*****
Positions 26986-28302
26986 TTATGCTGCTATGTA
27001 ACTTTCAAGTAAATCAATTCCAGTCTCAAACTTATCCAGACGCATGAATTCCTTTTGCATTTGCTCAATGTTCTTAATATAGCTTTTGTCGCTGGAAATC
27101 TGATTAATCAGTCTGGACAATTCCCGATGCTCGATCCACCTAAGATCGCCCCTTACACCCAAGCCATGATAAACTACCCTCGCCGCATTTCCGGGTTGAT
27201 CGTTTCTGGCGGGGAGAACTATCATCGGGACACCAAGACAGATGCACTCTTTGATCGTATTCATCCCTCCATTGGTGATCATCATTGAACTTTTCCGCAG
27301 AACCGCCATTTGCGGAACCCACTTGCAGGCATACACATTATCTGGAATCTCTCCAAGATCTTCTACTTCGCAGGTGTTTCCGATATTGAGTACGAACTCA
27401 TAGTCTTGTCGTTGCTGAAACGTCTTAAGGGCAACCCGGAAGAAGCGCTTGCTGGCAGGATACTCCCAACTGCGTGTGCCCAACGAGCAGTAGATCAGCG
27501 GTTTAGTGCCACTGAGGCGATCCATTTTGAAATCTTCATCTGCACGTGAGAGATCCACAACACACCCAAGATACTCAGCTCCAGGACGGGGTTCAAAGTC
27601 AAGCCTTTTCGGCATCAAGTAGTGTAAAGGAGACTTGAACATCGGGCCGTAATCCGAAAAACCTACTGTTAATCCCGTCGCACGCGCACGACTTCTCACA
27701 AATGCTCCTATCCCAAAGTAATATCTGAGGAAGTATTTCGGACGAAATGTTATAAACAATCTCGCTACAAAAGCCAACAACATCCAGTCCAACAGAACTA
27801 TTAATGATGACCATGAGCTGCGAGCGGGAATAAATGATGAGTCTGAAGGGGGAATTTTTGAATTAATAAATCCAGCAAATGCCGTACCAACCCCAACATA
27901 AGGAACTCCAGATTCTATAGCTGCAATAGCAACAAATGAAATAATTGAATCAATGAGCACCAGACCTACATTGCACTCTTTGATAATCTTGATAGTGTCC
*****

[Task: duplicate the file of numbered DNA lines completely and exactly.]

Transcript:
Positions 26986-28302
26986 TTATGCTGCTATGTA
27001 ACTTTCAAGTAAATCAATTCCAGTCTCAAACTTATCCAGACGCATGAATTCCTTTTGCATTTGCTCAATGTTCTTAATATAGCTTTTGTCGCTGGAAATC
27101 TGATTAATCAGTCTGGACAATTCCCGATGCTCGATCCACCTAAGATCGCCCCTTACACCCAAGCCATGATAAACTACCCTCGCCGCATTTCCGGGTTGAT
27201 CGTTTCTGGCGGGGAGAACTATCATCGGGACACCAAGACAGATGCACTCTTTGATCGTATTCATCCCTCCATTGGTGATCATCATTGAACTTTTCCGCAG
27301 AACCGCCATTTGCGGAACCCACTTGCAGGCATACACATTATCTGGAATCTCTCCAAGATCTTCTACTTCGCAGGTGTTTCCGATATTGAGTACGAACTCA
27401 TAGTCTTGTCGTTGCTGAAACGTCTTAAGGGCAACCCGGAAGAAGCGCTTGCTGGCAGGATACTCCCAACTGCGTGTGCCCAACGAGCAGTAGATCAGCG
27501 GTTTAGTGCCACTGAGGCGATCCATTTTGAAATCTTCATCTGCACGTGAGAGATCCACAACACACCCAAGATACTCAGCTCCAGGACGGGGTTCAAAGTC
27601 AAGCCTTTTCGGCATCAAGTAGTGTAAAGGAGACTTGAACATCGGGCCGTAATCCGAAAAACCTACTGTTAATCCCGTCGCACGCGCACGACTTCTCACA
27701 AATGCTCCTATCCCAAAGTAATATCTGAGGAAGTATTTCGGACGAAATGTTATAAACAATCTCGCTACAAAAGCCAACAACATCCAGTCCAACAGAACTA
27801 TTAATGATGACCATGAGCTGCGAGCGGGAATAAATGATGAGTCTGAAGGGGGAATTTTTGAATTAATAAATCCAGCAAATGCCGTACCAACCCCAACATA
27901 AGGAACTCCAGATTCTATAGCTGCAATAGCAACAAATGAAATAATTGAATCAATGAGCACCAGACCTACATTGCACTCTTTGATAATCTTGATAGTGTCC